If I can go to that advisor’s blog, though, it’s liable to still be right on the front page. Or there’ll be a search box at the top, and I can type in “estate” and find the post immediately. And even if you run into the dreaded link rot – where the links you’ve posted are no longer operable, because the story or site you linked to no longer exists in cyberspace – your explanation of the issue will still exist. In short, what you can get from blogging that is hard to come by on Twitter is permanence.

The Never-Ending Search for Blog-Post Ideas

The biggest concern I hear from financial advisors about blogging is that they don’t think they can keep up with a daily or even weekly pace, and basically want to shoehorn a new post in once a month or so. My blogging clients receive new material on their sites every weekday, so obviously, that’s what I think the best pace is. At the same time, I understand that it’s not easy for a nonprofessional writer to come up with fresh ideas all the time.

But I think it’s mostly a case of not recognizing a good idea for a blog post. We all read the Wall Street Journal every day, or check out Bloomberg News online, or otherwise come across new material that our clients might want to know. Right now on Bloomberg News, there’s a story about how McDonald’s sales are up 3.9 percent in Asia, which is a faster pace than the 2.7 percent growth in the U.S.

That’s interesting! Everybody can identify with McDonald’s, everyone is interested in Asia’s economic growth…. This is what is sometimes called a “teachable moment,” an instance where we can use a readily understandable example to illustrate why economic growth overseas can be a great thing for an All-American company like McDonald’s. It's not a big deal, but it's easy for people to understand, and your clients will appreciate that you're staying on top of the news.

The key is to get into the habit of reading the news with an eye toward turning stories into blog posts. It would take about ten minutes to read that story, write up something on what McDonald’s success in Asia means, throw in a link to Bloomberg, and put the whole thing up on your Website – as long as you’re in the proper mind-set to do so.

Sunday, March 6, 2011

Am I Blogging Often Enough?

Is it really necessary to blog every day? Well, think about how you cycle through your Internet bookmarks when you sit down to the computer each day. You’ll click on your favorite news site, Facebook, your Twitter feed, maybe ESPN for sports, a humor or political blog, and see what’s fresh on each site.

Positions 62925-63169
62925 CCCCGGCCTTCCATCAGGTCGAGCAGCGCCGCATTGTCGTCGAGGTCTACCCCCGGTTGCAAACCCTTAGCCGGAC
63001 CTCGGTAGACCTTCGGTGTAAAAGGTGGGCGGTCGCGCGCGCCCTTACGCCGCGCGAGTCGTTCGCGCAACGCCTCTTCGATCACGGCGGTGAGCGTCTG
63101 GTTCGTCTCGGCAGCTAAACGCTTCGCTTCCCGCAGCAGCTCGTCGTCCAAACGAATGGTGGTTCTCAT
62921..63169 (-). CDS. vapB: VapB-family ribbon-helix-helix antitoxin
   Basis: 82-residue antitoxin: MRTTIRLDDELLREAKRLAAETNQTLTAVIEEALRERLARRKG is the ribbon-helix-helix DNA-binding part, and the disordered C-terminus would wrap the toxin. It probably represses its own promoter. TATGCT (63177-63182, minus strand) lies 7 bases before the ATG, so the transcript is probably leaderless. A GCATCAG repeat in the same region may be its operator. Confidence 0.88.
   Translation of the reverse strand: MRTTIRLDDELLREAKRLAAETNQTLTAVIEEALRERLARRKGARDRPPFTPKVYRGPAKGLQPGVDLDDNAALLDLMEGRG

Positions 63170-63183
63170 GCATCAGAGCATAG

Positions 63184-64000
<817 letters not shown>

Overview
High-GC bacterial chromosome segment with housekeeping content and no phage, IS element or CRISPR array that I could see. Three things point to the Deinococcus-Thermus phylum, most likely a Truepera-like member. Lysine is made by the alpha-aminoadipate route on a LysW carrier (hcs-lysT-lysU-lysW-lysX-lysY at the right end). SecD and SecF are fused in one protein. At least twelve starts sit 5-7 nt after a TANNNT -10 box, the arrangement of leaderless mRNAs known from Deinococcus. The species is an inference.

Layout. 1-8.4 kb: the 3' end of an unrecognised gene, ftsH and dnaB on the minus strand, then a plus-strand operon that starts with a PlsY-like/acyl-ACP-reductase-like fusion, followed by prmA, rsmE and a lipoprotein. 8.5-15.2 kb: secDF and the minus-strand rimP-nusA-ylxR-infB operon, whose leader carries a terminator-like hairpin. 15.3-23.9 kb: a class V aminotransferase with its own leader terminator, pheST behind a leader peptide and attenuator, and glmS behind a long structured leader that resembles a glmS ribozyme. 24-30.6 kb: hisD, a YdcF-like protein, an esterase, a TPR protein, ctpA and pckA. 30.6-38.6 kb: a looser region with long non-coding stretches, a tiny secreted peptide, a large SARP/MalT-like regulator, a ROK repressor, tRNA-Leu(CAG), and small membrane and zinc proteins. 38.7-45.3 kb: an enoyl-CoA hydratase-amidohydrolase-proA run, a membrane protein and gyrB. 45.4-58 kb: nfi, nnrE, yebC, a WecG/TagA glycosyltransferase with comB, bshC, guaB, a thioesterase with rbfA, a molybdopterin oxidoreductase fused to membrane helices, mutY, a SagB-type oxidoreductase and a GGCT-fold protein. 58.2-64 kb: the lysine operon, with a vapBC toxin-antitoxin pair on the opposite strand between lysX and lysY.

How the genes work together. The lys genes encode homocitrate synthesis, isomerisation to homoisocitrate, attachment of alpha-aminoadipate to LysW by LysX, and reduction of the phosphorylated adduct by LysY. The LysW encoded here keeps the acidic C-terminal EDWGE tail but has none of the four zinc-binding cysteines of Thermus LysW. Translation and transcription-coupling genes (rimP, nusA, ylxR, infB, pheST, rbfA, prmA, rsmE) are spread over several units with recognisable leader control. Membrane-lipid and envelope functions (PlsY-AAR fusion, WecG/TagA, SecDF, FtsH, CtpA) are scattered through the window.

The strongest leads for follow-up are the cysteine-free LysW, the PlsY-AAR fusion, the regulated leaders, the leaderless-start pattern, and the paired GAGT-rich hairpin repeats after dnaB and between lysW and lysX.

If there’s nothing new to read on one of the sites, that’s no big deal. If tomorrow, there’s still nothing fresh, you might feel a little disappointed. If there’s nothing by Friday, you might decide – even subconsciously – to stop dropping by there every day.

At the same time, even one little item – maybe a link to an interesting story that person found elsewhere on the Net – is likely to keep you coming back for more. At least you know that person’s site is still alive, and still being updated; you don’t have to worry about whether it’s been abandoned.

Ask yourself: How long will I keep clicking on a non-updated site before I stop visiting there altogether? However long that is, you want to make sure your own blog gets refreshed more often that that.

Monday, February 28, 2011

New in the Journal of Financial Planning

In case you haven't seen it, I invite you to take a look at my interview with Strategic Coach founder Dan Sullivan, in the new March issue of the Journal of Financial Planning. Dan has some really provocative ideas about how financial advisors can run their businesses in ways that improve client service while also enhancing the quality of life for the advisor.

A big part of Dan's program is encouraging advisors to outsource tasks, allowing them to take more time out of the office. It's a little scary, but ultimately worth the effort. I really think you'll enjoy the entire interview.